Post submitted by former HRC Digital Media Manager Helen Parshall
Today, HRC marks National HIV & AIDS Aging Awareness Day, which provides a vital opportunity to shine a spotlight on the impact of HIV and AIDS on older adults in the U.S. According to the Centers for Disease Control and Prevention, people ages 50 and older make up 26% of all people in the U.S. living with HIV. Of older adults living with HIV, 49% of new HIV diagnoses in 2015 were among gay and bisexual men.
In recent years, the LGBTQ community has benefited from biomedical interventions such as Pre-exposure prophylaxis (PrEP), a medication that prevents HIV when taken as prescribed.
Yet many older adults living with HIV do not know their status and are unaware of the current realities of HIV prevention, treatment and care. Additionally, medical providers may be less likely to order routine STD and HIV testing for older Americans.
Per CDC research, people ages 50 and older account for:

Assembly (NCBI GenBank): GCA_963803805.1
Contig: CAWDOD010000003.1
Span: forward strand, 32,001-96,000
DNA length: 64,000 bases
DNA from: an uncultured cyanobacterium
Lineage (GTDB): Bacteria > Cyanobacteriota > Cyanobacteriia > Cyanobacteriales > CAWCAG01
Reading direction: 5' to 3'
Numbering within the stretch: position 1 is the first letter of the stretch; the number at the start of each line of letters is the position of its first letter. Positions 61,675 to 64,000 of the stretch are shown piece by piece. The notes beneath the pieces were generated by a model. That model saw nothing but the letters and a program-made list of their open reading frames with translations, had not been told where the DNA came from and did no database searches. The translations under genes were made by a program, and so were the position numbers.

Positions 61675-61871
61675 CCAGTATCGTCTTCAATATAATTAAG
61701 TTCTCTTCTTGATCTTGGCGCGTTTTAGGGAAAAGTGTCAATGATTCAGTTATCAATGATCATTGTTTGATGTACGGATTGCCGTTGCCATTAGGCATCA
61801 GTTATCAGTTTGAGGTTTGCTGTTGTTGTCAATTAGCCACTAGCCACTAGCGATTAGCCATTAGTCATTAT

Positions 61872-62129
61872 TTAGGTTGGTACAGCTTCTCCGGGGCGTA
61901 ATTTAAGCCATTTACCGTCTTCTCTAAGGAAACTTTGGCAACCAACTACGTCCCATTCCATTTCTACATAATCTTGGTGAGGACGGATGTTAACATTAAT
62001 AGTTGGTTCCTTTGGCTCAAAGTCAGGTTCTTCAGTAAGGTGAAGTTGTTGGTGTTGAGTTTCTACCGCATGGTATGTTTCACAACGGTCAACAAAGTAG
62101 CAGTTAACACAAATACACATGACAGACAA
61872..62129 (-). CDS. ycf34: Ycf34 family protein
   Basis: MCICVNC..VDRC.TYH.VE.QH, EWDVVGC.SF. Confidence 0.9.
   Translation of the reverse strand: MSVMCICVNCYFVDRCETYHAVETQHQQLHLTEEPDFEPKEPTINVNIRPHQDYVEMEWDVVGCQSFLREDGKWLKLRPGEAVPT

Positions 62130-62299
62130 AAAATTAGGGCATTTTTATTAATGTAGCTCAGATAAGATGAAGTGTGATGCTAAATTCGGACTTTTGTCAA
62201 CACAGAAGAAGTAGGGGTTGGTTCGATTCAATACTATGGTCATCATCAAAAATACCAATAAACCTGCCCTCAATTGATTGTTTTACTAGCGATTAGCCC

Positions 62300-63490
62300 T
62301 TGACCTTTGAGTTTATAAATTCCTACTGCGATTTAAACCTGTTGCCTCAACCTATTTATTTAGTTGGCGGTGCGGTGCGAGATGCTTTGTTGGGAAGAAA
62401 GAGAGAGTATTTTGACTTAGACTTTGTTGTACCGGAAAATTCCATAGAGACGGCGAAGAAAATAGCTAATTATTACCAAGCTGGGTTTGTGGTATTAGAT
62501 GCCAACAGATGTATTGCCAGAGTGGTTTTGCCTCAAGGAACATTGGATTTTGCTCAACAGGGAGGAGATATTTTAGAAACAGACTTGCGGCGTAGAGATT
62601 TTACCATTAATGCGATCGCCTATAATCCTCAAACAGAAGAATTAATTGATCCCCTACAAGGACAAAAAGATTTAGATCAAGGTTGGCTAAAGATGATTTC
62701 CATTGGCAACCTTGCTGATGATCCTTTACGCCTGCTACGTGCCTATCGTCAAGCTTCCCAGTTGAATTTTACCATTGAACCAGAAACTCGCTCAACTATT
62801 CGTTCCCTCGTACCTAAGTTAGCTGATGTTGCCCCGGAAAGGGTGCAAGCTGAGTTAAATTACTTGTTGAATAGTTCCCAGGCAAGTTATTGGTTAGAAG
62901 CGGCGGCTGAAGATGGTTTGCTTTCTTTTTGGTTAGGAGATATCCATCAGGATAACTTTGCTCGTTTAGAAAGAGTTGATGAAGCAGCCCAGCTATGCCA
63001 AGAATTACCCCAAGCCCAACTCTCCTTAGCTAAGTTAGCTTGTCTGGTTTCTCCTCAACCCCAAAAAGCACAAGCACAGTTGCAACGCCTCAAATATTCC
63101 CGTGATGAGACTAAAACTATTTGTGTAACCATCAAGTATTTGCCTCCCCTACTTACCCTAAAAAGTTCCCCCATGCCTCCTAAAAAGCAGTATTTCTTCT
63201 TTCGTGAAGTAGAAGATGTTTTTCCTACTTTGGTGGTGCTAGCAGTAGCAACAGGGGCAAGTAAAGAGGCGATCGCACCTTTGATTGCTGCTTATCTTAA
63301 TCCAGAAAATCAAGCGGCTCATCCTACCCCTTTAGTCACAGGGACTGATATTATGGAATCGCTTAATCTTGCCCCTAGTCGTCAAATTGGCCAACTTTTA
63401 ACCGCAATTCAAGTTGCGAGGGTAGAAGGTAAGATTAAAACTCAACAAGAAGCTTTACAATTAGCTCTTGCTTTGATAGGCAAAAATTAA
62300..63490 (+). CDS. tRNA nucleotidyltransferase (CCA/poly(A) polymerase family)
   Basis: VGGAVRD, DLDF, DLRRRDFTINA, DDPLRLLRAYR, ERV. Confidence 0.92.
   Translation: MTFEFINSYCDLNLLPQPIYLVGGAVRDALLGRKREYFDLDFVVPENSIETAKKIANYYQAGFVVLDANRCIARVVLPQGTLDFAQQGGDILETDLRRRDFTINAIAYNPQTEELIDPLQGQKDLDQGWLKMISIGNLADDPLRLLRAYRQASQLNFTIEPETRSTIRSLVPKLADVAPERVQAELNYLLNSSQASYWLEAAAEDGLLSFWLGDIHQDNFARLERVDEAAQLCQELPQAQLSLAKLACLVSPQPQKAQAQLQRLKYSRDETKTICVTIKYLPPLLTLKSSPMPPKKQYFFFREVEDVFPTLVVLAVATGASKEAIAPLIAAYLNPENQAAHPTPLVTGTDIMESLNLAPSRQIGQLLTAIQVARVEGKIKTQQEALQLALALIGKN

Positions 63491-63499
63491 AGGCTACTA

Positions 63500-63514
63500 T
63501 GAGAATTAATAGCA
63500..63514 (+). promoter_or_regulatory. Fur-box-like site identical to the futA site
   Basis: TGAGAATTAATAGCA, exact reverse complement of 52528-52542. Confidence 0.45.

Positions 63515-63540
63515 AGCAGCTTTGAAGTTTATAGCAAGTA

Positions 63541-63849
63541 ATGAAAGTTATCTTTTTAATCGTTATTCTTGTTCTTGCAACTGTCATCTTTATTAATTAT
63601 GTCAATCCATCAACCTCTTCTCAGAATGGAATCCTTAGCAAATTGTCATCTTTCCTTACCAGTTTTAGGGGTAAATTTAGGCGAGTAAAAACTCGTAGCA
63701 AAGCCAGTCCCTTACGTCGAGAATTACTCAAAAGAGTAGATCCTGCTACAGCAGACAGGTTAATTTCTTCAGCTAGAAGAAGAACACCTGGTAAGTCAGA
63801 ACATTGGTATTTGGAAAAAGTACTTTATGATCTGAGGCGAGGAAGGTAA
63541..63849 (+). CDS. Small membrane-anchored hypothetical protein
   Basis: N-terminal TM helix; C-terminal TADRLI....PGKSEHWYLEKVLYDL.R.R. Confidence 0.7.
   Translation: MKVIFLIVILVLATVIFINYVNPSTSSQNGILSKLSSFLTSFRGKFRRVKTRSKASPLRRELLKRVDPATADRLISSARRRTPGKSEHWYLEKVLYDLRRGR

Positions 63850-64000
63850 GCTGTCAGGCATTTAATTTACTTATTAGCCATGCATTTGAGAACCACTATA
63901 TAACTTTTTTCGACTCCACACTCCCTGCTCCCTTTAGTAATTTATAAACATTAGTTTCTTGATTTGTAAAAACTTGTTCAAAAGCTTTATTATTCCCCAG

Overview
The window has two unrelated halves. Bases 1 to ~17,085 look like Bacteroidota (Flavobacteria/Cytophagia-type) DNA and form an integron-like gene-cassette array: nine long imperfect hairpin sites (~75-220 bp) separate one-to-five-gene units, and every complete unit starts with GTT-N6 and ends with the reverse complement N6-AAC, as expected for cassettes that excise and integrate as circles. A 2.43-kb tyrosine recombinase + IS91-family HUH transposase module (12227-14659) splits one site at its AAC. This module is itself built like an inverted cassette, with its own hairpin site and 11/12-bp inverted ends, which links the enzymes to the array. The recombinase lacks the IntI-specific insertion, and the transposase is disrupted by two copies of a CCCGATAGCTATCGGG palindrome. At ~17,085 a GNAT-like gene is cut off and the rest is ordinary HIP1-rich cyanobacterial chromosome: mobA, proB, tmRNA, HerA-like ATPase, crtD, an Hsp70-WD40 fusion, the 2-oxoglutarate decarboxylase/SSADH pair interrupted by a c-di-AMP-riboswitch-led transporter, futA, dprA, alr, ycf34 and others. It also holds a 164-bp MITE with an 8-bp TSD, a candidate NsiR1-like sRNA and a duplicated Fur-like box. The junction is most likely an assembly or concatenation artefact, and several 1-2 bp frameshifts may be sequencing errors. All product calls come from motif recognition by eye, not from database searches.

- 18% of new HIV diagnoses;
- 27% of all AIDS diagnoses;
- 59% of all deaths of persons living with AIDS.
Older adults living with HIV face unique challenges for preventing and treating other diseases, as age and HIV both increase the risk for certain cancers, bone loss and cardiovascular diseases. Medications used to treat HIV must also be carefully managed with others taken to treat common age-related conditions, including diabetes, elevated cholesterol and hypertension.
Stigma and shame prevent many older adults -- particularly LGBTQ people -- from talking with their health care providers about these issues due to fear of discrimination. Too often they do not have the support of family or friends and may face isolation from illness or loss of community.
We must raise awareness and advocate for older adults living in our communities who have paved the way for our movement today and who need our support now.
For more information on HRC Foundation’s work to end HIV and HIV-related stigma, click here.